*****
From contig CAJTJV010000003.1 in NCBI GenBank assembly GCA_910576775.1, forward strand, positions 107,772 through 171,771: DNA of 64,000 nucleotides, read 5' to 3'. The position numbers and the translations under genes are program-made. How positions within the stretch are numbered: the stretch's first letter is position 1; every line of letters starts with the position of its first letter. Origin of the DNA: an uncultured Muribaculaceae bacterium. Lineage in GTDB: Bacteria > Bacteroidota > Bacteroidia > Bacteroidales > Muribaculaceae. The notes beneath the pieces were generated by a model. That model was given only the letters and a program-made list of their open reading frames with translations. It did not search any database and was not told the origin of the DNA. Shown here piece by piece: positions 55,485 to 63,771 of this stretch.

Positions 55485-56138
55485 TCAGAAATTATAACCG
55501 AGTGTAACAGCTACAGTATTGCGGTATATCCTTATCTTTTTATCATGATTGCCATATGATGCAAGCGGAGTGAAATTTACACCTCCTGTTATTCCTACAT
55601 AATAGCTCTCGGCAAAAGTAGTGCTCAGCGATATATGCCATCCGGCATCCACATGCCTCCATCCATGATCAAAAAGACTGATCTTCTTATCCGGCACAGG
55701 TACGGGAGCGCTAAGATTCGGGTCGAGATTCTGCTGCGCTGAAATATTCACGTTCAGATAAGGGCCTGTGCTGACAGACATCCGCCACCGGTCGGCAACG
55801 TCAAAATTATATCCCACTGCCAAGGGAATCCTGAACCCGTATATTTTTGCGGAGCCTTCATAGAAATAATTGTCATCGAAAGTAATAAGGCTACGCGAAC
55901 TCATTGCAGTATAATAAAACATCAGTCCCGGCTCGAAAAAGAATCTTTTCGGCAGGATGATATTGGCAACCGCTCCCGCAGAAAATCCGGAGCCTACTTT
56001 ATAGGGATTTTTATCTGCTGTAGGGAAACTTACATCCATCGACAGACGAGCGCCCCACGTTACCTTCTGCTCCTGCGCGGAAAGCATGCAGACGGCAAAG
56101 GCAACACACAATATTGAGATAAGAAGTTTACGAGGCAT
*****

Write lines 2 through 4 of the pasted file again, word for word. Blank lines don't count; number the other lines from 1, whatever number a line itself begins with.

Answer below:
Positions 55485-56138
55485 TCAGAAATTATAACCG
55501 AGTGTAACAGCTACAGTATTGCGGTATATCCTTATCTTTTTATCATGATTGCCATATGATGCAAGCGGAGTGAAATTTACACCTCCTGTTATTCCTACAT